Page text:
Premier Icon thegeneralist
    Full Member

    British Canoeing membership permits you to paddle inland waters.

    That made me chuckle a lot. It’s untrue on so many levels.

    The man who spake about inflatables being a faff told the truth. They are a pain to inflate and deflate. Whether that’s worse than carrying a proper canoe on a roofrack is a moot point.

    Got a Sevylor SK400DS. Supposedly whitewater capable, but swamps with two adults on anything choppy.

    I’m off to the Ardeche at the end of May to do the gorge and a few shorted trips with the kids and their grandma! The french really know how to do river access. The UK is a sack of shit in that respect.

    Finally, as the man said above, be careful. Kayaking is proper dangerous. I’ve done parachuting, rock and ice climbing, (including soloing 100 routes in a day), lots of off piste skiing, riding, surfing, mtb, and road biking.
    I used to do a lot of kayaking, but gave it up because it was just too risky.

    Be very very careful

    Premier Icon Esme
    Full Member

    “British Canoeing membership permits you to paddle on inland waters”
    Sadly not, only on canals. River access is even more controversial than the footpath/bridleway issue.

    Premier Icon scotroutes
    Full Member

    Of course, in Scotland you can basically paddle wherever you want.

    Premier Icon OrmanCheep
    Free Member

    Did someone say ‘shopping trolleys’?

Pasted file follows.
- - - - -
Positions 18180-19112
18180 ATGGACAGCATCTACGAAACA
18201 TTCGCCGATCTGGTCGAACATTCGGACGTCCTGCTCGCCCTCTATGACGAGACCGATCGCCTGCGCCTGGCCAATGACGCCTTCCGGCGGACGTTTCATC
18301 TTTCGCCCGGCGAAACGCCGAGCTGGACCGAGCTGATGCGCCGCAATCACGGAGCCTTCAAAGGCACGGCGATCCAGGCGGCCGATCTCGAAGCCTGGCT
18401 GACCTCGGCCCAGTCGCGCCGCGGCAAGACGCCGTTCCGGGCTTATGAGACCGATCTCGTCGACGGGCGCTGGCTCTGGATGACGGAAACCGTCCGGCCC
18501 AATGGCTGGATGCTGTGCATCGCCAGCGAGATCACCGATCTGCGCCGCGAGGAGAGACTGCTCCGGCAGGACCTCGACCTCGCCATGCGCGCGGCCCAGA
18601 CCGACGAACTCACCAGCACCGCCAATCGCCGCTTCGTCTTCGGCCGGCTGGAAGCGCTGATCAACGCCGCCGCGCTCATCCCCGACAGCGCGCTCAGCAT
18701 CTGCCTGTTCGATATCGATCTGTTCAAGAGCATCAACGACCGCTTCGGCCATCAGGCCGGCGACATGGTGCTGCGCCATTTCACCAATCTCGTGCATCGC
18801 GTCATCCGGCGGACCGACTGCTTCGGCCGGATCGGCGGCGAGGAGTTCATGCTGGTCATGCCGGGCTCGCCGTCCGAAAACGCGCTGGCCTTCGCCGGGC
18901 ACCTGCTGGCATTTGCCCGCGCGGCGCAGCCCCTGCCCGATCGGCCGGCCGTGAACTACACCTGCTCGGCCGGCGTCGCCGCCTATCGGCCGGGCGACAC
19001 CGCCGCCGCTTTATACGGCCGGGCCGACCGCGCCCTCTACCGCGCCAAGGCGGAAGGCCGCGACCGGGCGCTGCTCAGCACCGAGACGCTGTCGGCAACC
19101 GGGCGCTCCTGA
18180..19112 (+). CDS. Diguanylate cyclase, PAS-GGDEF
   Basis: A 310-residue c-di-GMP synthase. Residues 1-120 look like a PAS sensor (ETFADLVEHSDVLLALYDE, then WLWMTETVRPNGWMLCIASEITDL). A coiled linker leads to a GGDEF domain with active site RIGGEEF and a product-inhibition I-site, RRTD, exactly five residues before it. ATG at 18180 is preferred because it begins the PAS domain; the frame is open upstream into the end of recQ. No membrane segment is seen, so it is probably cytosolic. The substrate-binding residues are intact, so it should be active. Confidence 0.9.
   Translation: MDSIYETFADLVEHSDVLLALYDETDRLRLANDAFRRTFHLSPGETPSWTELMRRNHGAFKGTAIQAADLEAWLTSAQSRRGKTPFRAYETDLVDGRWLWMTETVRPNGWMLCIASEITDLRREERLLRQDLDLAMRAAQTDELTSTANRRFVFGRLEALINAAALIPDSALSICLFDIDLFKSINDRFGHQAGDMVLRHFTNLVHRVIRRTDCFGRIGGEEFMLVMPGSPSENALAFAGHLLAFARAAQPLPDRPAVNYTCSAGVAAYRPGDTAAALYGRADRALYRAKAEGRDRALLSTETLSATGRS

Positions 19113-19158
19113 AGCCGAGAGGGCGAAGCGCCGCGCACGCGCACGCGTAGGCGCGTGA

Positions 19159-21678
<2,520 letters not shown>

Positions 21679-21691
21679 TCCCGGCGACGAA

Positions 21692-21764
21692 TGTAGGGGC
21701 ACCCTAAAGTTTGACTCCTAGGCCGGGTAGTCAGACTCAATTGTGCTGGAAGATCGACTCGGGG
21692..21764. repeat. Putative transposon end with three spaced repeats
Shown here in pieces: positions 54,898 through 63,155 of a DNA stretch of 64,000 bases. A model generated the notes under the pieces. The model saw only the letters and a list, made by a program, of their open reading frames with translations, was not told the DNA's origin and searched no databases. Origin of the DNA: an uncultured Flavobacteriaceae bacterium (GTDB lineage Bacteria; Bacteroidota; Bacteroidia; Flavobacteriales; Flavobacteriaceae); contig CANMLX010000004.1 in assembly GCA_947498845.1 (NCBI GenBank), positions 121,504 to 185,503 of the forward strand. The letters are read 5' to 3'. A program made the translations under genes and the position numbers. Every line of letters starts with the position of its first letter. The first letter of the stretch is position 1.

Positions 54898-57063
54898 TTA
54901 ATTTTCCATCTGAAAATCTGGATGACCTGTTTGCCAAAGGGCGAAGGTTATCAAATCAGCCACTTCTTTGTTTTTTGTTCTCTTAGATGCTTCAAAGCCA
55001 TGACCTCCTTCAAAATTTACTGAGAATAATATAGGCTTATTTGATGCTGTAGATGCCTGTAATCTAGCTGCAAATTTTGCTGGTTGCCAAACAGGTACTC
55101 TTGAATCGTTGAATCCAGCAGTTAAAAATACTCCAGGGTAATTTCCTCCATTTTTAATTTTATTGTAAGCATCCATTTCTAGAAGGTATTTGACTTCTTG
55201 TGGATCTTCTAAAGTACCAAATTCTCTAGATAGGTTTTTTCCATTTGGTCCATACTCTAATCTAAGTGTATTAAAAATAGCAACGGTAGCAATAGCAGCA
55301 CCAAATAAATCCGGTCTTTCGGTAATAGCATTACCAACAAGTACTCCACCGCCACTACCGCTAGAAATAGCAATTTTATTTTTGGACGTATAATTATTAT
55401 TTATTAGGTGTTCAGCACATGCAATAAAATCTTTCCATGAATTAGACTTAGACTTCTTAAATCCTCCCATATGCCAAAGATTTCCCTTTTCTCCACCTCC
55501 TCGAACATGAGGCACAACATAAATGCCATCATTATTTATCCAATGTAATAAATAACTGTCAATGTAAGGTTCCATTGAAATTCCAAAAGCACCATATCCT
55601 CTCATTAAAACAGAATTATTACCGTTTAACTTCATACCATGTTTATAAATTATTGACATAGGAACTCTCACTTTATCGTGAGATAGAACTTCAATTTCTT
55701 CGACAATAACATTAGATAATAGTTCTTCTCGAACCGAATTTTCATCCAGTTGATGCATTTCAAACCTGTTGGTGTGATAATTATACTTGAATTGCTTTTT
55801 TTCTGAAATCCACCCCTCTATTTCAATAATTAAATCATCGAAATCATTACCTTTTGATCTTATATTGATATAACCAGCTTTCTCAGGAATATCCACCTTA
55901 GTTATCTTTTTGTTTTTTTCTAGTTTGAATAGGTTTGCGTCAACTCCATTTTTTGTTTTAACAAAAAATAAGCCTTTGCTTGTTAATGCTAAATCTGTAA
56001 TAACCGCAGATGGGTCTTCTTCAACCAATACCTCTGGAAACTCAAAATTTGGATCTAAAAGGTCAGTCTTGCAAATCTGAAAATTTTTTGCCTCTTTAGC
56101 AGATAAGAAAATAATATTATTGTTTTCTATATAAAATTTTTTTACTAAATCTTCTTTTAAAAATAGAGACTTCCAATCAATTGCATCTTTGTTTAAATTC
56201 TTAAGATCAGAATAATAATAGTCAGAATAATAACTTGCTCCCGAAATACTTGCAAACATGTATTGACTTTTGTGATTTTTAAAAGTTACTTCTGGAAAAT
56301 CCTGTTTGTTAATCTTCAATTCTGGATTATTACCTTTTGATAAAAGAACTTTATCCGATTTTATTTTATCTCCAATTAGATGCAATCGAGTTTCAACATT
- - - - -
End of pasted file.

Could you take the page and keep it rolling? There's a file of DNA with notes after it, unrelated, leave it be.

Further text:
This is what happened to my canoe last week, trying to avoid some on a weir.
    Been down a few times to try and recover it, but river is about 12″ higher now, and it’s impossible to get to safely.

    Premier Icon jonnyseven
    Free Member

    I got a 2 man sevlor one last year in a Decathalon sale with the idea it was much easier to store and transport. Similar to a Colorado but rebranded and cheaper. Used it a few times – Llanberis etc. It was fine for what I used it for but found a couple of issues. As a blow up it’s wider than normal kayak and found I caught my hands on the sides a lot. By the end of one session the sides were covered in blood. Gets hard going in wind. Need a skeg. Drying can be a pain.
    However it is much sturdier than I expected and something like that would be fine for the use you want it for. Stores easily but it’s not light.

    Premier Icon epicyclo
    Full Member

    This thread has been bothering me so I thought I’d post this: How wrong it can go

    It still makes me sad to think about it.

    None of my kids were allowed in a boat until they could swim 1 kilometre and also hold their breath underwater for one minute. It didn’t necessarily drown proof them, but it meant they had a better chance and were confident in the water.

    OrmanCheep – Member
    Did someone say ‘shopping trolleys’?

    That’s proper scary, as in a serious chance of death. Now I know why mrsfry mentioned those shopping trolleys. 🙂

    Premier Icon Edukator
    Free Member

    How wrong it can go. It obviously went tragically wrong and there are some lessons if you read between the lines:

    There were two adults and four kids in the canoe.
    They were 500m from shore.
    The water up there is very cold and the word “wetsuit” doesn’t appear in the article. It doesn’t matter how far you can swim if you’ve only got a few minutes before the cold puts you out of action.

    Premier Icon epicyclo
    Full Member

    Properly prepared water is a friendly environment, unprepared and you’re dicing with death.

    The trouble is it often looks so innocuous.

Viewing 23 posts - 1 through 23 (of 23 total)